The Sniper Incident from Ro’s perspective: Twelve

End Game (Part Three)

Saturday, March 24, 2007, evening

They had planned for this. Ten minutes later, three officers from the Joint SWAT unit using a borrowed fisherman’s flat bottom equipped with a quiet-running trolling motor crossed the chute to the far upstream end of the shooter’s island, a thousand yards from his position, then hop-skipped their way along the shoreline, taking turns sprinting from tree to tree while the other two provided cover.

Ro was kept up to date on their progress by the lieutenant because throughout the team’s approach she kept her scope and rifle trained on the shooter’s position, just in case he was faking it and decided to pop-up and take a shot at the advancing officers. Even if she couldn’t hit him, she might be able to keep him pinned down.

Because her attention was focused twelve feet up, she didn’t see it when the cops reached the tree and so was surprised when Pease said into her ear, “The shooter is down. You got him.”


There were a few more minutes of silence while the lieutenant waited to get an update from the on-scene officers and then relay it to Ro. “You were right, he’s wrapped inside a camo tarp and tied to the tree. They said it was hard to see him even from ten feet away. I’m sending in a Zodiac with a couple of EMTs to help cut him down and haul him back to shore.”

Then added, “Good shooting, DM. You can stand down. Locari’s on the way in a car to bring you back, so you can get some dry clothes and a cup of hot coffee.”

“10-04 to that, L.T.,” Ro said.

Knowing it wouldn’t take Locari long to get to her position, she thought to greet him standing next to one of the disabled cars, except she found it unexpectedly difficult to push herself up from the pavement. Partly it was she’d been awake for nearly twenty-four hours, having worked last night’s third shift, but it probably also had something to do with she’d been immersed in a tense life-death confrontation for something like eight hours, and had been lying on the hard roadway for five hours, to say nothing of getting soaked by a storm.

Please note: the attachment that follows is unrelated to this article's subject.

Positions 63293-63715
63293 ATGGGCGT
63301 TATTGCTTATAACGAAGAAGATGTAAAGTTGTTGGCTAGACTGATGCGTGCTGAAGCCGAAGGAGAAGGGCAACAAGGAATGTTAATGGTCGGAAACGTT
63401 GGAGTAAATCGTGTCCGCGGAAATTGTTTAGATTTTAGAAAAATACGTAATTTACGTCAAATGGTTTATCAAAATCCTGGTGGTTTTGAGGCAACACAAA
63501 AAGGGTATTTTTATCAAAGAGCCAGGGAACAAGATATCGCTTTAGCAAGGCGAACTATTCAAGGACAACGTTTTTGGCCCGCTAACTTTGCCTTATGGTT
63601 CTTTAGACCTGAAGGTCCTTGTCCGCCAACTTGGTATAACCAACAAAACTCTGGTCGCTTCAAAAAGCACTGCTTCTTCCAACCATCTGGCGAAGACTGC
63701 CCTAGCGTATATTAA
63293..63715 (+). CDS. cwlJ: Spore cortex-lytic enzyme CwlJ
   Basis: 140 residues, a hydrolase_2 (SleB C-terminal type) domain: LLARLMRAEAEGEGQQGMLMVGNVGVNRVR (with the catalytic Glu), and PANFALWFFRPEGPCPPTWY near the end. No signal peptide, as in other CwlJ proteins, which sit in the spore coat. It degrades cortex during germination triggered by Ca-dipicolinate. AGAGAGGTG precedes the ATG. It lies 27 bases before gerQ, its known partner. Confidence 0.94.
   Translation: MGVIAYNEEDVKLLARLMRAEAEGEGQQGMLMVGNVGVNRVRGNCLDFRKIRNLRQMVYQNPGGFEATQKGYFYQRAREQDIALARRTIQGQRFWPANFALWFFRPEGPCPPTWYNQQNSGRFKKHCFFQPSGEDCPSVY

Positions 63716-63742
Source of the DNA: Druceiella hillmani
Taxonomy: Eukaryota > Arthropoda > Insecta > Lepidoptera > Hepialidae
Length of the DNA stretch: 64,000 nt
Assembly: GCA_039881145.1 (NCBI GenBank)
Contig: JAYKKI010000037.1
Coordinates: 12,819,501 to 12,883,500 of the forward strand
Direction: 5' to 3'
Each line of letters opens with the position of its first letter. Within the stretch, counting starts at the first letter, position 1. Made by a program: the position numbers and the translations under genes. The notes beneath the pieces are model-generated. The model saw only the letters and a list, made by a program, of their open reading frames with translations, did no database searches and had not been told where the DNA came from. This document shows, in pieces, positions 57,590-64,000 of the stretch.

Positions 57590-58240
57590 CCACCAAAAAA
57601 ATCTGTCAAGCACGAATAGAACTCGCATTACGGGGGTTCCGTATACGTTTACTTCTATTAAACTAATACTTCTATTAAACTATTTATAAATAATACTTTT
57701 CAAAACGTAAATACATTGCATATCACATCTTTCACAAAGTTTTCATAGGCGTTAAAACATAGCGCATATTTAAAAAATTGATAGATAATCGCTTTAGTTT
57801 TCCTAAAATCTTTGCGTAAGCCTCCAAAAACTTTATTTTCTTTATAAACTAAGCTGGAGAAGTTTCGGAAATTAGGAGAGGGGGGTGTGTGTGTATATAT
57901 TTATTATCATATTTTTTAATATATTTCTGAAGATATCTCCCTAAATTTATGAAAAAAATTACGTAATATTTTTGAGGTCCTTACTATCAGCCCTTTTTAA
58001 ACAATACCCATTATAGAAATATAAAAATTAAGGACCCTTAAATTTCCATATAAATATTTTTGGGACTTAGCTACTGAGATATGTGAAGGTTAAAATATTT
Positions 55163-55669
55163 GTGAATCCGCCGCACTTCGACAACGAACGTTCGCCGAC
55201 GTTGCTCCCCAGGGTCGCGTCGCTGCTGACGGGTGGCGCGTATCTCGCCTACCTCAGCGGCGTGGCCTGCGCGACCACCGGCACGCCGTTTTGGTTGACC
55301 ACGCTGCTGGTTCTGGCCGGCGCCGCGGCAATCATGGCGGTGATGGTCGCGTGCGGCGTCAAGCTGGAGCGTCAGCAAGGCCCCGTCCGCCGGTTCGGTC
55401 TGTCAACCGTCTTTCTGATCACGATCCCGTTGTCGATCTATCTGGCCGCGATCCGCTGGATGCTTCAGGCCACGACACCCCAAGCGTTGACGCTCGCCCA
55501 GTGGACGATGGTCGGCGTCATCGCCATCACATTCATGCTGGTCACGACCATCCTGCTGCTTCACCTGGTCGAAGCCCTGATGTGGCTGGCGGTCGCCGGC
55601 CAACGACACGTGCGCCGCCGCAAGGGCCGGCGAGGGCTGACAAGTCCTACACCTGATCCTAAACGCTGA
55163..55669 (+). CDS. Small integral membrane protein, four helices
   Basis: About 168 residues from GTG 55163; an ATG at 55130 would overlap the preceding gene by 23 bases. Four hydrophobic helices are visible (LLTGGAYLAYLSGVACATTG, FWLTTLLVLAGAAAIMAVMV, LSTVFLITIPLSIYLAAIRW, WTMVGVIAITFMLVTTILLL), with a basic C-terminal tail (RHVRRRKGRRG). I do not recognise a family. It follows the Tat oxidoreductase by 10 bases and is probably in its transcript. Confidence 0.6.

But being the competitor that she was, it was unacceptable he would have to lean over and pull her up, so she grabbed the front tire of the car she’d been hunkered down behind and used it to hoist herself into a standing position just in time to smile and wave to Locari as he stopped just short of the disabled cars.


After they’d lowered the body from the tree and the EMTs officially pronounced the mysterious sniper dead, the SWAT officers searched him. They found a loaded Colt .357 Python handgun and a wallet with an Illinois driver’s license in the name of a Wade Meese at an address in Grand Island.

As a result, the affair turned into a jurisdictional mess.

The Makuakeeta County sheriff’s department kept the body, eventually transporting it back to their county seat for an autopsy.

Sheriff Dahlgren held a news conference and while he acknowledged the involvement of the Joint SWAT Unit, he regularly used pronouns like “we” and “us,” clearly leaving the impression it was “his” unit.

Meanwhile, later that same evening the Grand Island PD conducted a search of the shooter’s apartment. What they found raised everyone’s eyebrows…

Nearly two-dozen fully loaded, mint condition weapons, including several more variations of the Python as well as a Kimber Desert Warrior 1911 .45, a Smith & Wesson snub nose .38, a Ruger Super Redhawk .480 and a Colt Single Action Army (Peacemaker), plus long guns like a Sig Sauer M400, a Henry Golden Boy .22, a Remington 870 12-gauge, and of all things a Daisy Red Ryder BB gun…

As well as a handful of medals, including an Airman’s Medal, the USAF’s next decoration up from a Bronze Star…

And a hand-written note consisting of the famous Karl Wallenda quote, “Being on the tightrope is living, everything else is waiting,” with a cryptic signature: “Skassa.”

The next day, within hours of the Grand Island PD making a routine inquiry with the Defense Department for any information they might have about a Wade Meese, they were told in no uncertain terms to back off, that federal authorities would take over the investigation from here on.

About all the feds were willing to confirm was that Wade Meese had, in fact, been an Air Force sniper and had served in Afghanistan…

…which left a whole lot of intriguing unanswered questions for the locals.

Next: The wheels of government grind slowly

From the Ro Delahanty novel Twists and Turns © 2019 Dave Lager